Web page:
first choice, an early decision might work well for you. If you
apply early to the school and you are accepted, you are committed to
attending that school unless its financial aid package is not
sufficient to meet your cost of attendance. If the financial aid
package is not sufficient, make sure you have time to submit
applications to other schools.
This is similar to Early Decision in that students are allowed to
apply ahead of time, but students are not committed to attend the
school upon acceptance. Schools have different rules as to whether
students can apply to more than one early action school; if you
apply under this option, make sure you know the rules for each
school you are interested in. Since there is no commitment by the
student, there is little incentive for an early action college to
accept the applicant.
Make the Right Decision for Your Needs
Early application programs are designed for students who are
confident in their academic qualifications and who are confident in
choosing a particular school. You can make the early application
process work best for you by doing these basic things:
- Sit down with your high school guidance counselor, who can
explain to you the implications of applying early to certain
- Ask yourself: Am I ready to make up my mind where I want to
attend by October of my senior year? Will I be able to complete
my applications, along with the essays I will need to write and
the recommendations I will need to include by November?
- Make sure you have sound reasons for wanting to attend the
schools you include on your list (this school has an excellent
journalism department, this school has an excellent mix of
cultural and academic offerings).
A third option, Early Admission, is for high school juniors who
have most of the credits needed for graduation. If you are at this
level, you might want to apply to take college level courses at a
community college, for example during your senior year. The plan
then would be to transfer the credits for those courses to the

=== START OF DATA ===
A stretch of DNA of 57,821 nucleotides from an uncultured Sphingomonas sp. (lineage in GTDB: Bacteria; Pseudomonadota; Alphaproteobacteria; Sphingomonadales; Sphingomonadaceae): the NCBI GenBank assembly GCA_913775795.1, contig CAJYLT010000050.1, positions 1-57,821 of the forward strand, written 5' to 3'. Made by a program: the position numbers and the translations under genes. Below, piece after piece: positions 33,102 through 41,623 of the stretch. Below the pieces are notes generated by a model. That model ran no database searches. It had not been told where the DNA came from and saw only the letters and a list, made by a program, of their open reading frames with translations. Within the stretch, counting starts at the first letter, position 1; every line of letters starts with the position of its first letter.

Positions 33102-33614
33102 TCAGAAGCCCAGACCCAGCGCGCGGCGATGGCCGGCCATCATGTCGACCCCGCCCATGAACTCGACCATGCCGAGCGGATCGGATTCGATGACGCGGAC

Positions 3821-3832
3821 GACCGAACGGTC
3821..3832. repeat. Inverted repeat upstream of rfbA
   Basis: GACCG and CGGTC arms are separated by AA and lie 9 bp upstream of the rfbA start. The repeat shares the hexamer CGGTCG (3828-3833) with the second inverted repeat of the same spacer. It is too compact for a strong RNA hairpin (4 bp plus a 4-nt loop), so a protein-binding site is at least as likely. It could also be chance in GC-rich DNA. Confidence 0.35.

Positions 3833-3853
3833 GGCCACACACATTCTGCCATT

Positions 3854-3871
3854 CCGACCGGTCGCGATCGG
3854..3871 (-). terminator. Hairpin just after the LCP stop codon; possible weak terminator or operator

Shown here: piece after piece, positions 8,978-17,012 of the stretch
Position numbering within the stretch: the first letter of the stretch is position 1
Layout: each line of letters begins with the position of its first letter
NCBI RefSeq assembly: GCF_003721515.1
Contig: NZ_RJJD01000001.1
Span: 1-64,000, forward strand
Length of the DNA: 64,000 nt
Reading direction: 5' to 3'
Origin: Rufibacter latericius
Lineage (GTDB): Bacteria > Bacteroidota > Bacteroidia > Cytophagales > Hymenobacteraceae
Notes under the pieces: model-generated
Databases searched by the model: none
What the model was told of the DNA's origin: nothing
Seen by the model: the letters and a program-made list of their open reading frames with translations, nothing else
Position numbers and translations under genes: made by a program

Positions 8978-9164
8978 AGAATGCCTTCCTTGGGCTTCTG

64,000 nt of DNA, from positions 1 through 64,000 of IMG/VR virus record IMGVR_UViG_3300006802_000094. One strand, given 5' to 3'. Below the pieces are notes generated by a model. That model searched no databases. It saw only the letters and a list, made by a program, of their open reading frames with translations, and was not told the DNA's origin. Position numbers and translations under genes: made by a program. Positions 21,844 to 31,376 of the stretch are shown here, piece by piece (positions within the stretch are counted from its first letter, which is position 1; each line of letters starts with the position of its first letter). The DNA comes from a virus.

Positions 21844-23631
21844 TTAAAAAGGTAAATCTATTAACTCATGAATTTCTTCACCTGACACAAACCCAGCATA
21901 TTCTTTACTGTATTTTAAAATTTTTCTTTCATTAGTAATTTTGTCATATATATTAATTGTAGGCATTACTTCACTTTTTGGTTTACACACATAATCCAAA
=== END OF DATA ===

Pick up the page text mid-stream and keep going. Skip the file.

four-year school of your choice later on. You should work with your
guidance counselor to see if this would be a good option for you.
Make a To-Do List
A "To Do" list can help you keep track of the things you need to
accomplish as you go through the process of applying. Decide a start
and end date for each task you need to get done, and check off each
task as you complete it. Here are some suggestions for your list:
- Meet with your counselor early in the fall of your senior
year to discuss your plans.
- Make a list of the schools you are interested in.
- Write to those schools to request information and
applications for admission. Ask about admissions requirements,
financial aid, and deadlines.
- If you haven't already done so, visit the schools you are
most interested in and talk with students, professors, and
counselors at those schools.
- Register for and take the SAT I, ACT, and SAT II Subject
Tests and any other tests required for admission to the colleges
to which you are applying. If you have difficulty paying the
registration fee, see your guidance counselor about getting a
- When you complete your college admissions applications, make
sure you follow all instructions carefully and pay particular
attention to application deadlines. At least two weeks before
the application deadline, ask your counselor and teachers to
submit any necessary documents to the college (such as grade
transcripts or letters of recommendation).
- Make sure the admissions offices at each school to which you
have applied have received your application material and that
they have received everything they need from you.
- As soon as possible after January 1 of your senior year in
high school, complete any necessary applications for financial
assistance (such as the Free Application for Federal Student Aid
[FAFSA] and the appropriate state aid/scholarship applications).
- Your applications need to be correct and submitted on time
so they'll be processed quickly. Contact the financial aid
offices at the schools to which you have applied to make sure
those schools have everything they need from you.
- You will begin to hear from the schools to which you applied
in the early spring. Compare the offers that come from the
schools that accept you. Compare acceptance letters and
financial aid/scholarship offers.
- Decide which offer you will accept by May 1 and notify that
school by mailing your commitment deposit check.
- Keep copies of each document you submit so you will have
records for your files.